Professor & Canada Research Chair in Innovative Learning and Technology at Royal Roads University

Educational Technology Magazine archive (1966-2017)

Posted on February 2nd, by George Veletsianos in papers, scholarship. No Comments

Larry Lipsitz, the founder and long-time editor of Educational Technology magazine, passed away last year and is missed by many (see the tributes and remembrances many of us wrote in the last issue of the magazine).

With Larry’s insight, Educational Technology published cutting-edge, critical, thoughtful, and important work.

Educational Technology was a print-only publication. However, Howard Lipsitz, Larry’s brother, has collaborated with JSTOR to preserve Larry’s legacy and make all articles available online where they can be read for free. Here’s the Educational Technology magazine archives (1966-2017).

 

 

Words to live by

Posted on January 12th, by George Veletsianos in scholarship. No Comments

William Pinar’s writing is powerful. This is particular is something worth sharing:

“we scholars must treat each other with the same pedagogical thoughtfulness and sensitivity with which we claim to treat students in our classrooms, and with which we ask our students (prospective and practicing teachers) to treat theirs” (p. 266).

Though Pinar here writes about peer-review, this to me highlights the sort of relationships that institutions of higher education should foster and support.

 

Kumashiro, K., Pinar, W., Graue, E., Grant, C., Benham, M., Heck, R., … & Luke, C. (2005). Thinking collaboratively about the peer-review process for journal-article publication. Harvard Educational Review75(3), 257-285.

On Teacherbot rights

Posted on January 11th, by George Veletsianos in E-learning, emerging technologies, online learning, pedagogical agents, scholarship, work. No Comments

Pause for a few more minutes and imagine that future in which technologies teach humans. Call them robots, bots, chatbots, algorithms, teaching machines, tutoring software, agents, or something else. Regardless, consider them technologies that teach. Now consider their rights.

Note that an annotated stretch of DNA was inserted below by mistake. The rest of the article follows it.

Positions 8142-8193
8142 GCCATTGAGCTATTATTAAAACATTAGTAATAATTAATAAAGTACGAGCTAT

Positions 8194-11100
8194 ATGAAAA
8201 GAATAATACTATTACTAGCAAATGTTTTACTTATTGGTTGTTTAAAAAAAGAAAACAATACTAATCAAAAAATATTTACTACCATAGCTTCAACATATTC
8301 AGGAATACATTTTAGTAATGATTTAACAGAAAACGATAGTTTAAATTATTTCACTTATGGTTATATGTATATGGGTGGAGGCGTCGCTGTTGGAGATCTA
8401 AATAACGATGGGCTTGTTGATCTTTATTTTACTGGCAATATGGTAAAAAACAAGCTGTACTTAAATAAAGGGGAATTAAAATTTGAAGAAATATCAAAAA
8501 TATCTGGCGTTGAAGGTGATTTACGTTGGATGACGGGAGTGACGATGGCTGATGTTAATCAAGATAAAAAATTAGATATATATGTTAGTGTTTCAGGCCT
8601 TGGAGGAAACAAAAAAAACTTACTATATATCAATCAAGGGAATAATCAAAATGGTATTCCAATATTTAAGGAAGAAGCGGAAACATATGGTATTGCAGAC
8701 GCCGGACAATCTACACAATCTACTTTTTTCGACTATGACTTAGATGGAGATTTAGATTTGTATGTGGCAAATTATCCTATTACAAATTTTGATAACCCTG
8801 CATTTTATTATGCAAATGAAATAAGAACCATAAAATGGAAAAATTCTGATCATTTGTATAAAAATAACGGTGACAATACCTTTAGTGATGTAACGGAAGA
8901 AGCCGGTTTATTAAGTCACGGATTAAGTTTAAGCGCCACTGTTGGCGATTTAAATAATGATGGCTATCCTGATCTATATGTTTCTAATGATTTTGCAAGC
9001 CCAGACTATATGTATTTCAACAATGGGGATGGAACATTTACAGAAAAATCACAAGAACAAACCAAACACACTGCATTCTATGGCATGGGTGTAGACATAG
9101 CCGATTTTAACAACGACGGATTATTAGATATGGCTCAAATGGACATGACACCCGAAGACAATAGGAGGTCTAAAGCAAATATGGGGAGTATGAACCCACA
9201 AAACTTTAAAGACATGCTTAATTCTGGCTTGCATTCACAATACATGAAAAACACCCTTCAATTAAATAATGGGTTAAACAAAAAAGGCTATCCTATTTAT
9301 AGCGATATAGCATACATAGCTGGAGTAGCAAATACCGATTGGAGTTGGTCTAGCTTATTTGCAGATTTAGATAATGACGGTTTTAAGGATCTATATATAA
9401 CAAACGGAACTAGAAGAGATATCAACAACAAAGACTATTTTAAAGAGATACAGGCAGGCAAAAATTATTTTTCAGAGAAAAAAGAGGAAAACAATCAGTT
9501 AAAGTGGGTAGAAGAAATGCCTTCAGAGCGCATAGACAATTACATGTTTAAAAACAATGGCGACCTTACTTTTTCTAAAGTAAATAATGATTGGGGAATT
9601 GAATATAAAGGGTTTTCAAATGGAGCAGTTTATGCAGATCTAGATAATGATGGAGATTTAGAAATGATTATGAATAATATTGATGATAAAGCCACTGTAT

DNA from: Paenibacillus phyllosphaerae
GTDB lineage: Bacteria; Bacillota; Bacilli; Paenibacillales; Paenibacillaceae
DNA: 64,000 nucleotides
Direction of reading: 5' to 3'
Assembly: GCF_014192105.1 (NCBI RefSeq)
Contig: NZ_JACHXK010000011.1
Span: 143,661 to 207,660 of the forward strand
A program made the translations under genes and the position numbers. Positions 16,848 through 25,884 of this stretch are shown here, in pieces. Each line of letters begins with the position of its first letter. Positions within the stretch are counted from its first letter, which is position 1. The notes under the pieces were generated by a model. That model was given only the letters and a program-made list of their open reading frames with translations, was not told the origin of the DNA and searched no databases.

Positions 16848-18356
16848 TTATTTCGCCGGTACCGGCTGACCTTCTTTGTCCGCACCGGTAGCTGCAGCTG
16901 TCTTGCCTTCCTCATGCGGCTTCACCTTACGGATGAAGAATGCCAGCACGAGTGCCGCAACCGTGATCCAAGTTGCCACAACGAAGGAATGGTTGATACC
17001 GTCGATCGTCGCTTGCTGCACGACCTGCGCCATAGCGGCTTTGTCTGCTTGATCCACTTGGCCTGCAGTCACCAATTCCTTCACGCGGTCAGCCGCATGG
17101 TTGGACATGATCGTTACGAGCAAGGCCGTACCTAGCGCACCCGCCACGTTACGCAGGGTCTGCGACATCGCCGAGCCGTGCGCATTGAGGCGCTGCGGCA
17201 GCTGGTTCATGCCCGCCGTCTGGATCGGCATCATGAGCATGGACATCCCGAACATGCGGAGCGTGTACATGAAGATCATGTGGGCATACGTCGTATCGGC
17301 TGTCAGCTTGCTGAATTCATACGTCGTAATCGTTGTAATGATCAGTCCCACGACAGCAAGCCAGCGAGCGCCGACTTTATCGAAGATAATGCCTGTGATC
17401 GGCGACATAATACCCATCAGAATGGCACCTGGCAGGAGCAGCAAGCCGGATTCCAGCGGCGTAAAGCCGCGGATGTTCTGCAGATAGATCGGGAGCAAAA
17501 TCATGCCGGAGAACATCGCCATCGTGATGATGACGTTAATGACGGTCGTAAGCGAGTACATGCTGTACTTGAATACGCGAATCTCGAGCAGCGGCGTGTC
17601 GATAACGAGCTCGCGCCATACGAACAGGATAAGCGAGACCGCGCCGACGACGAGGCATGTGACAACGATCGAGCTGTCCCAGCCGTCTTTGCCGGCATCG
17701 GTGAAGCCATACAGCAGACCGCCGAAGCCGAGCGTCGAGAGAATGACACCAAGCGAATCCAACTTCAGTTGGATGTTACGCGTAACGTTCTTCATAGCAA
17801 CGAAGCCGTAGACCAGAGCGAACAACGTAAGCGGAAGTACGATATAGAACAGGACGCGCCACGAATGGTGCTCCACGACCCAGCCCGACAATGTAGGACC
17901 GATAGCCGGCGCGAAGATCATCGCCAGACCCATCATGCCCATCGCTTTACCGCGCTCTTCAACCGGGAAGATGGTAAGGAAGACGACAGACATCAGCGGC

Assuming that teaching bots can exhibit (algorithmic) intelligence, can behave with some sort of (algorithmic) morality, can learn, can plan their interactions with students and make choices about them, and overall behave somewhat independently… what rights do they have, or should they have, as non-human entities, as teachers?

Consider this scenario: A teaching bot teaches independently in an online course. It (S/he?) develops a novel pedagogical approach wherein student test scores are maximized for some, but not all, students. University administrators, in collaboration with an edtech company, learn of this and would like to intervene to ensure that every student is served in an equitable manner. They are considering refining the underlying code that runs the bot. If unsuccessful, they are considering replacing the bot with a new one.

What are the bot’s rights? Does it have the right to protest this change? Does it have the right to its life? Does it have the rights that all other workers have?

 

Followup: Some background reading on ethical principles for robots.

Web browser extension that filters offensive content

Posted on January 5th, by George Veletsianos in emerging technologies, networked scholars. No Comments

“Nikola Draca, a third-year statistics student, and his colleague, Angus McLean, 23, an engineering student at McGill University, put their heads together to develop an extension called Soothe for the Google Chrome web browser that blurs out homophobic, racist, sexist, transphobic and other hateful language while browsing the web.” Source

I thought this was interesting, because:

  • It’s yet another example of how student work can contribute meaningfully to society
  • It attempts to take back (some) control from platforms, and enable individuals to refine the experiences they have online

Related initiatives include the following: